Color-drenched runners, joggers and walkers with babies in strollers ambulated around MetraPark last Saturday while getting blasted with cornstarch and food coloring.
The coloring came from water hoses and off the palms of volunteers who threw it onto each willing participant. Many runners wore costumes, including bright pink tutus, trousers and ties, overalls and funny hats.
Will Strauss, 30, who is from Salt Lake City, Utah, event director of the for-profit corporation that sponsored the run, Color Me Rad, said, “Color Me Rad runs are the gateway drug to running. I think the color distracts people from the running. The everyday person hates running and for a lot of people, this is their first 5K.”
He said he works to attract people who need to run and just need encouragement to get out there and have fun. Most participants bounced along enthusiastically, even whole families and kids in strollers sometimes. Some enthusiasts stopped for a beer break, including Caleb Music, 24, from Gillette, Wyo.
Joining him were his brother Jake Music, 22, and Burton Schilling, also 22 and from Gillette, Wyo., Megan McLean, 21, from Whitehall and Sara Witt, 21, from Columbus.
Caleb Music said, “We are the least musically talented people named Music around.”
Two dogs miserably tolerated the booming rhythmic beat greeting the finishers at the top of the MetraPark parking lot. The ground of the lot was covered in pink, blue and green food coloring mixed with cornstarch. Clouds of color surrounded the runners as they rolled on the ground in the powder and stirred it up with their sprinting feet over the finish line.
One volunteer too busy to say much was 66-year old Bettie Antone from Laurel. She tirelessly threw the powder onto the closest finishers.
Volunteers from the Young Men’s Christian Association amounted to 70 people. Keziah Efta, volunteer coordinator for the Billings YMCA, said, “We probably will get $15,000 to $20,000 from Color Me Rad for the YMCA. I start recruiting in January for this event. This is a good showing. If it weren’t for the YMCA volunteers, we would not be able to have a race.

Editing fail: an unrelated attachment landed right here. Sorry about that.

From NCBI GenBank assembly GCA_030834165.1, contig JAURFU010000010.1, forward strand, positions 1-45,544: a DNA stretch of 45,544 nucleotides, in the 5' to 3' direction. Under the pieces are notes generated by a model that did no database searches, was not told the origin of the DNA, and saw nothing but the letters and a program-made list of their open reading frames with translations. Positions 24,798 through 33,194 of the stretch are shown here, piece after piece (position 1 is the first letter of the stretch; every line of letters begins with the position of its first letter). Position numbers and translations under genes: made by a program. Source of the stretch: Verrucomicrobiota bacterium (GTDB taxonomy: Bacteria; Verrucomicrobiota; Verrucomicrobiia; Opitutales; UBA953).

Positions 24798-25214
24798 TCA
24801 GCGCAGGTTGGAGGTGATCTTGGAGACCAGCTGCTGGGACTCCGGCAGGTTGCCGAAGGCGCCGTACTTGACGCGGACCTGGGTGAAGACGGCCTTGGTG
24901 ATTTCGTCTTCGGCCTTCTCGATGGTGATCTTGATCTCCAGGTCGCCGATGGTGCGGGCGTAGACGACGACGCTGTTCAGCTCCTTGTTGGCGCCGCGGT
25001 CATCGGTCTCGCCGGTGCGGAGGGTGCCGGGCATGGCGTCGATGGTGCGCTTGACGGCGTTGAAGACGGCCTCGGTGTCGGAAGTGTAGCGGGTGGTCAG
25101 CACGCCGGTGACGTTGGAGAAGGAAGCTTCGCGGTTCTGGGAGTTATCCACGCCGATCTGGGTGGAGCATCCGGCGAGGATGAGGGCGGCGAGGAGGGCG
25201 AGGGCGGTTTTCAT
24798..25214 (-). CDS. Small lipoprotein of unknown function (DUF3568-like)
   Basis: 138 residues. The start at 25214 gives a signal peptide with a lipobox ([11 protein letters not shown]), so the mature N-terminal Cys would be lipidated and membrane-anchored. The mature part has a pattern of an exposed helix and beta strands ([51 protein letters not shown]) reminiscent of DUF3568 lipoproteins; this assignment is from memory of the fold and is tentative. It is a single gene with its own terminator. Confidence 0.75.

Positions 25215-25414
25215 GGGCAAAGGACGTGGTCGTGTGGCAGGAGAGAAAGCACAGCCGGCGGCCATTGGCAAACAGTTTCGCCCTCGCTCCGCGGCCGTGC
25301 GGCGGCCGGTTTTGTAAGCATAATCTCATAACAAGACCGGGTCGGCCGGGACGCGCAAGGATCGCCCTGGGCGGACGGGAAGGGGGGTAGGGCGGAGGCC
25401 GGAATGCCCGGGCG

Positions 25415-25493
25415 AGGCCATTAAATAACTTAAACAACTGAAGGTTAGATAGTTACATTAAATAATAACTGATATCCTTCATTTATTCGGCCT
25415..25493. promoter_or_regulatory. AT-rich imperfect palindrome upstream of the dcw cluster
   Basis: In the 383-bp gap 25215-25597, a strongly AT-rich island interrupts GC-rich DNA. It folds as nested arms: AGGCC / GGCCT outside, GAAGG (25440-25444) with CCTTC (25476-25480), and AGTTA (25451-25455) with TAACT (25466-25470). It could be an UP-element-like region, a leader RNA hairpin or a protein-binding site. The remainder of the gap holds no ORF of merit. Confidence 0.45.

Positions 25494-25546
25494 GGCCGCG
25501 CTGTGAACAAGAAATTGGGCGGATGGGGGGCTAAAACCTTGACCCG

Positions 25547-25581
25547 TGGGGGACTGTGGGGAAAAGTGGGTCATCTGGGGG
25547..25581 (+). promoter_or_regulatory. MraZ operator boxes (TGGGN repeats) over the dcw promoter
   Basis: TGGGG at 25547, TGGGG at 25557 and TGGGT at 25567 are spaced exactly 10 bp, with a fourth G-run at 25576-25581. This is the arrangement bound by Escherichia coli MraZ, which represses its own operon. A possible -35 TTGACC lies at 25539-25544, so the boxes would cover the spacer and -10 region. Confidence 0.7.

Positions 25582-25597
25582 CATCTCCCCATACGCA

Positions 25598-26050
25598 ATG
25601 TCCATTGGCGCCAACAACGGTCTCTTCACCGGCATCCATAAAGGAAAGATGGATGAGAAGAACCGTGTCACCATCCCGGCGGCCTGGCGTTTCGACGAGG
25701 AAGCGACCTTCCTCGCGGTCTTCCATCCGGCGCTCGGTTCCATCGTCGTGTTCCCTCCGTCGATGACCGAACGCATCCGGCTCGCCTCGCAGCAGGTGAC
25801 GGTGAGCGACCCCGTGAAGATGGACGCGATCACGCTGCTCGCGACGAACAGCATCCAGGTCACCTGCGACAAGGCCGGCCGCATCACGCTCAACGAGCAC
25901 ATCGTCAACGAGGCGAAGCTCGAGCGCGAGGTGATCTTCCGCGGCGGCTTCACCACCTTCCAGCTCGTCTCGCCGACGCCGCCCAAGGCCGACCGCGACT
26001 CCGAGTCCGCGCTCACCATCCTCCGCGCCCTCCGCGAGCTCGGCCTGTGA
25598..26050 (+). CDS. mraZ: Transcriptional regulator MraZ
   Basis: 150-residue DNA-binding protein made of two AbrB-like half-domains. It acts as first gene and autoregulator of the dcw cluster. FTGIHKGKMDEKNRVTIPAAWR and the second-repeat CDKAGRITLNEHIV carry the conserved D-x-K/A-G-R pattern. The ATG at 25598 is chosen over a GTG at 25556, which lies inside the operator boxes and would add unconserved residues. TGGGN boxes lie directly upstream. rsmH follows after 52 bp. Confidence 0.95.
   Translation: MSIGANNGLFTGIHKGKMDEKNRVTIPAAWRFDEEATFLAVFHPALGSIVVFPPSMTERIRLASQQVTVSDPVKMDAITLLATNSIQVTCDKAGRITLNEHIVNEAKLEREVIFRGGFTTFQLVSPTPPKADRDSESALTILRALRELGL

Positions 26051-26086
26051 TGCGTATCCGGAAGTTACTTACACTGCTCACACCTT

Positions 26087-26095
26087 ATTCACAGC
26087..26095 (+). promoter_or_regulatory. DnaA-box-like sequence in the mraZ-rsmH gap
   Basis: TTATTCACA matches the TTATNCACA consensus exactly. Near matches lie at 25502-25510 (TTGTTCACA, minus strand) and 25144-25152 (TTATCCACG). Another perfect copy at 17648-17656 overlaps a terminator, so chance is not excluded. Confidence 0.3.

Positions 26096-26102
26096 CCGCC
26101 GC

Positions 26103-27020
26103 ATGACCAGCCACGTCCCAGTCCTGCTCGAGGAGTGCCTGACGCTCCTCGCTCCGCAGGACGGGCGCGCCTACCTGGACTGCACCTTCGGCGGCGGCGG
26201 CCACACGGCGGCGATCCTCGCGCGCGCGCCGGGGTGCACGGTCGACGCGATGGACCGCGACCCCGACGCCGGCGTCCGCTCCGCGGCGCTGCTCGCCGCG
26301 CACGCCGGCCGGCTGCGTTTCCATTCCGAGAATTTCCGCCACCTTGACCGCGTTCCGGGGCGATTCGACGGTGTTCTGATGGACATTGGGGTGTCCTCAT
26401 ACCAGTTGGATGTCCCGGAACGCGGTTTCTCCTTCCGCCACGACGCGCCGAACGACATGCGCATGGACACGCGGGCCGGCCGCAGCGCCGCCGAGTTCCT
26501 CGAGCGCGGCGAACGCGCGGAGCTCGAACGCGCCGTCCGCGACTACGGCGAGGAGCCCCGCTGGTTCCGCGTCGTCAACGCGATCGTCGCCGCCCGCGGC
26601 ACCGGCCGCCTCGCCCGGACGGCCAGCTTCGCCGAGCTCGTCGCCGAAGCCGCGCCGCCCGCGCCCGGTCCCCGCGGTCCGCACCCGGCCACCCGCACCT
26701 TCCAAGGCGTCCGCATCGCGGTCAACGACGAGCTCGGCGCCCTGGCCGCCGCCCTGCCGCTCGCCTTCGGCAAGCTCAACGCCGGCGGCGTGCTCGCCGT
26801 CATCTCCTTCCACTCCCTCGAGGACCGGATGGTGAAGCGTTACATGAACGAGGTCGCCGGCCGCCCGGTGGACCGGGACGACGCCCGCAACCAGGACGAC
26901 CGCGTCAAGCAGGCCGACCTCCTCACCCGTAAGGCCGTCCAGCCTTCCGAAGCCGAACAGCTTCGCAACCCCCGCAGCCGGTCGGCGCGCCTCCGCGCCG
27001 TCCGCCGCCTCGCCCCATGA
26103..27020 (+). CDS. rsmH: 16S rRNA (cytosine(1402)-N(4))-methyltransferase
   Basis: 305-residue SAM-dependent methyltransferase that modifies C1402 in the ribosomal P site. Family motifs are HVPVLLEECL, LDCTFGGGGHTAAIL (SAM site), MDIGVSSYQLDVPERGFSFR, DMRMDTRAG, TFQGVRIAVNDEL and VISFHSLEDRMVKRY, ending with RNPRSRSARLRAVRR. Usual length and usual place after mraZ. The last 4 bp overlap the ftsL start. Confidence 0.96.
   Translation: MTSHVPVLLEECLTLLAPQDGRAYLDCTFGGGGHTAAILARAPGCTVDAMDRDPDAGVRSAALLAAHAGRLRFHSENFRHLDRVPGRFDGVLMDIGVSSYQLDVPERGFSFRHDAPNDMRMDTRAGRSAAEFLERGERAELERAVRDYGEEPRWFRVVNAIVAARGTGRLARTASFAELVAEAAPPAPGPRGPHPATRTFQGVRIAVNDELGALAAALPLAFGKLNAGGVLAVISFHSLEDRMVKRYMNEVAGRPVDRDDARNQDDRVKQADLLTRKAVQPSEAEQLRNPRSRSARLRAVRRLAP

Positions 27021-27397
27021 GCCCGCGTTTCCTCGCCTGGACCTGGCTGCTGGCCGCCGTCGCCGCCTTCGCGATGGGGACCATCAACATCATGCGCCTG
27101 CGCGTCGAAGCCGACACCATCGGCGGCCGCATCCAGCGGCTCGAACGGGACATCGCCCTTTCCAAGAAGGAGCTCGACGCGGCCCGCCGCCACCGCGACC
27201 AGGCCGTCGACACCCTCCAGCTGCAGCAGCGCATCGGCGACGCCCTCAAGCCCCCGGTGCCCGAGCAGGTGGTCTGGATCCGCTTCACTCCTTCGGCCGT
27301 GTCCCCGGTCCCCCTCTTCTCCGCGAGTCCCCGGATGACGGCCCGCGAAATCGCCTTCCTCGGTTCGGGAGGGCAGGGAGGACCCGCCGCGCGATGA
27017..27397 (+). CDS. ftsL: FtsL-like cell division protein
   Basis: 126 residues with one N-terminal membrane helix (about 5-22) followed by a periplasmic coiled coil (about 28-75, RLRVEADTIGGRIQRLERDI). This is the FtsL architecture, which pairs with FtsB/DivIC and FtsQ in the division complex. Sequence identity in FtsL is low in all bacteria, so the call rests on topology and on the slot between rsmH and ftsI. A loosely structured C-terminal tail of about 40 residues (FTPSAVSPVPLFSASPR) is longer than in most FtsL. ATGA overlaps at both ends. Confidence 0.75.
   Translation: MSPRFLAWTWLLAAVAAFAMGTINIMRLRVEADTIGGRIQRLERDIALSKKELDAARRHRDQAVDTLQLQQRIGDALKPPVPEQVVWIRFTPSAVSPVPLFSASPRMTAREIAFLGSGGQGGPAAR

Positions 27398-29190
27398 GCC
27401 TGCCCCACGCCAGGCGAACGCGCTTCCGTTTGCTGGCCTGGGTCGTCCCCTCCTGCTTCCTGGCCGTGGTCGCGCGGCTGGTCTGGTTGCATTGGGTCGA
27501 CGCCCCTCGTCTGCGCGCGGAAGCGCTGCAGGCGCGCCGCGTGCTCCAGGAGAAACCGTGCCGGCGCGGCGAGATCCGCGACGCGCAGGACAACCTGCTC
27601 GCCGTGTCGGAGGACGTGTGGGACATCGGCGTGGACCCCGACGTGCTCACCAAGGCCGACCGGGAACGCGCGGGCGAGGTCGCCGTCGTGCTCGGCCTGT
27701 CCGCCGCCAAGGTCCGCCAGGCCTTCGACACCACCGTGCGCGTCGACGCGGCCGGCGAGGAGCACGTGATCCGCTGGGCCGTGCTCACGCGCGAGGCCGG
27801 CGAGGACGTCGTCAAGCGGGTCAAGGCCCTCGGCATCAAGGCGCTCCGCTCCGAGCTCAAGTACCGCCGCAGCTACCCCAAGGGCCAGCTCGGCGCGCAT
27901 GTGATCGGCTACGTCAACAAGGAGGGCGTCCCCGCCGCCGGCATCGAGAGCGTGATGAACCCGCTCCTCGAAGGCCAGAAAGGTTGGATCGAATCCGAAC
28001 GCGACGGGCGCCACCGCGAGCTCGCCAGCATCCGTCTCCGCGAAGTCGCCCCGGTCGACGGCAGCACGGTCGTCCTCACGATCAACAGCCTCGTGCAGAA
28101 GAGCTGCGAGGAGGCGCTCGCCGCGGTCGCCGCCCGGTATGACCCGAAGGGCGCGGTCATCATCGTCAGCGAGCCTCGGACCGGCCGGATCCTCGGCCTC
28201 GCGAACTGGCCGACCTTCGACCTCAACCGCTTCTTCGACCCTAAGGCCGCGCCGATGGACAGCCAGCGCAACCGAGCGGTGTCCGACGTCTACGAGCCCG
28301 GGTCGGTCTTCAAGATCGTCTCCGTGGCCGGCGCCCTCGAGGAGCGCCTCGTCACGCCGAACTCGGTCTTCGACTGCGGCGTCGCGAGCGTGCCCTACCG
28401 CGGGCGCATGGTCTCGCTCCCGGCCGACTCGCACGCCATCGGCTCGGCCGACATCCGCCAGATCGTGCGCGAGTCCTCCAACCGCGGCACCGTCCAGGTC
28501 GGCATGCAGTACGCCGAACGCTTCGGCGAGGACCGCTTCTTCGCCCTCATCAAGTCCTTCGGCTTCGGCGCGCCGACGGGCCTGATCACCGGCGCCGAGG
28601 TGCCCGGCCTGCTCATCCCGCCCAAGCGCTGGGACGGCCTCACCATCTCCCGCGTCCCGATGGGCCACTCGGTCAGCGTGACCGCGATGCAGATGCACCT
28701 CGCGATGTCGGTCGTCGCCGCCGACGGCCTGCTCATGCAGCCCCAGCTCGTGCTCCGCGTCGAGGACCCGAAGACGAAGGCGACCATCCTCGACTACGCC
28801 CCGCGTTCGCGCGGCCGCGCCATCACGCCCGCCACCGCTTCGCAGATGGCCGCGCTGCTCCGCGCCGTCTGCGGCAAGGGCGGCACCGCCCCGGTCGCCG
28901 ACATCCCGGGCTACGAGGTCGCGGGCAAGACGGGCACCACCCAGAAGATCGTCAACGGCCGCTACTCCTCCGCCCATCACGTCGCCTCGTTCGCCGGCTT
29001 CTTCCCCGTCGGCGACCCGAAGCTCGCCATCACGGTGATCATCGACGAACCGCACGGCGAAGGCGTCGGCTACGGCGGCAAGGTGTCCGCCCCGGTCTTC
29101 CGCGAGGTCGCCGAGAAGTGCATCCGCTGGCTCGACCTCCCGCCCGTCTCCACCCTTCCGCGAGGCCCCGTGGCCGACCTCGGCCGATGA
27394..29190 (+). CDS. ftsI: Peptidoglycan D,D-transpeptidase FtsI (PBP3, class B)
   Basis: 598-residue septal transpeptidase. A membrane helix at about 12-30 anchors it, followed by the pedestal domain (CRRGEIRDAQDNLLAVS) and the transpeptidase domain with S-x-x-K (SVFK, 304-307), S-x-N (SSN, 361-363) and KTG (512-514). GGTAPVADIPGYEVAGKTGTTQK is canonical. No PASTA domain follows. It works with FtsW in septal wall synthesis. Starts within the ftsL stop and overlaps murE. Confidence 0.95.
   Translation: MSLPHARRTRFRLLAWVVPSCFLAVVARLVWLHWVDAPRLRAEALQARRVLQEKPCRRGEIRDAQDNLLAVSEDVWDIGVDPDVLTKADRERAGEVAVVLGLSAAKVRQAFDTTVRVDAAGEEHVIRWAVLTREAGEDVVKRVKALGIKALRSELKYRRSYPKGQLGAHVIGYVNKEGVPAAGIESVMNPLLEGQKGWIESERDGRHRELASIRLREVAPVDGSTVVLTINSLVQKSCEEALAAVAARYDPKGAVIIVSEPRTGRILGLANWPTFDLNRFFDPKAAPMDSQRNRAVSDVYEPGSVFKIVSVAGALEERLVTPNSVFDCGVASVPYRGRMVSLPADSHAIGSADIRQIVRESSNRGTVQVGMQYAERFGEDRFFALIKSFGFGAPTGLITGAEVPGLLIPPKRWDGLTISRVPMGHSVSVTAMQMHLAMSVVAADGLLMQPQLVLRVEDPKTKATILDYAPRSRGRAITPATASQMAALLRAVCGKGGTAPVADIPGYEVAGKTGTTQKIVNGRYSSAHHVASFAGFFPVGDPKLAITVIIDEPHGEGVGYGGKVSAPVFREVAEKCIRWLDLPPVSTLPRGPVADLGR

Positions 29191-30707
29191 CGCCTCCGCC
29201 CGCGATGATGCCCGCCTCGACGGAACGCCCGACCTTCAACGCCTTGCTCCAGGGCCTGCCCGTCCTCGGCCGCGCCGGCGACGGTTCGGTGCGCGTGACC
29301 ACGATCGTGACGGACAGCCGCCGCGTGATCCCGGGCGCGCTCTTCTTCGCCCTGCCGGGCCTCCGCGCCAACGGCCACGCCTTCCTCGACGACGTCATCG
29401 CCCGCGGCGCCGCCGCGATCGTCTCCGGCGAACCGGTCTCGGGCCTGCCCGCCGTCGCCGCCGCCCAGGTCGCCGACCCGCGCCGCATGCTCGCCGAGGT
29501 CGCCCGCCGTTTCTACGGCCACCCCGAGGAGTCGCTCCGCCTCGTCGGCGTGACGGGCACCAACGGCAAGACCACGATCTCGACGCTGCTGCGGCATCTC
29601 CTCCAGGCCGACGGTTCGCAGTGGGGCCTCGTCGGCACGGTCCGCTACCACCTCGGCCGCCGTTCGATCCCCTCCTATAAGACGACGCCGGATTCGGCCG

The event coordinator for MetraPark, Lyon Davis, who has done this work for three years at his current position, said, “It’s got a lot of things other than running – it’s a party. People enjoy coming in costumes. This race is about celebrating life.”
Impressive rows of aqua-green portable toilets lined the lot. People remained until well past 11:30 a.m. Saturday, beaming some extra verve perhaps because of the new hue on their skin. Sara Rehmer, 25, said, “It actually feels kind of awesome – where else do you get to run and get colored and messy and it’s OK?”
Her husband, Kory Rehmer, a firefighter and before that an emergency medical technician with Life Flight, said he came to the race to support his wife. Their friend, also from Helena, Katie Sheehy, a registered nurse employed at St. Peter’s Hospital in Helena, said that they all came to Billings to do Color Me Rad and to see the Carroll vs. Rocky football game that afternoon.
Excitement reigned as the disc jockey threw prizes to jumping runners doused in pink, blue and purple. People grabbed at coconuts filled with different colors, also thrown to participants by the DJ. The odors of charred brats and hot dogs from Fuddrucker’s wafted into everyone’s noses. Stacks of green, red and orange T-shirts in clear boxes lined the tables surrounding volunteer-staffed tents.
Mr. Strauss said he had been involved with the same company that created the Dirty Dash, a competition in which runners go through mud. Employed with Color Me Rad since it started two and a half years ago, he has directed almost 90 races. This was his second time in Billings, and he estimated that between 2,800 to 3,000 participants ran.
A runner himself, he said he has run several marathons and that his best five-mile cross-county race time at about age 19 in college was 22 minutes.
He said the race registration fee started at $35, but that it rose to $50 for late registration.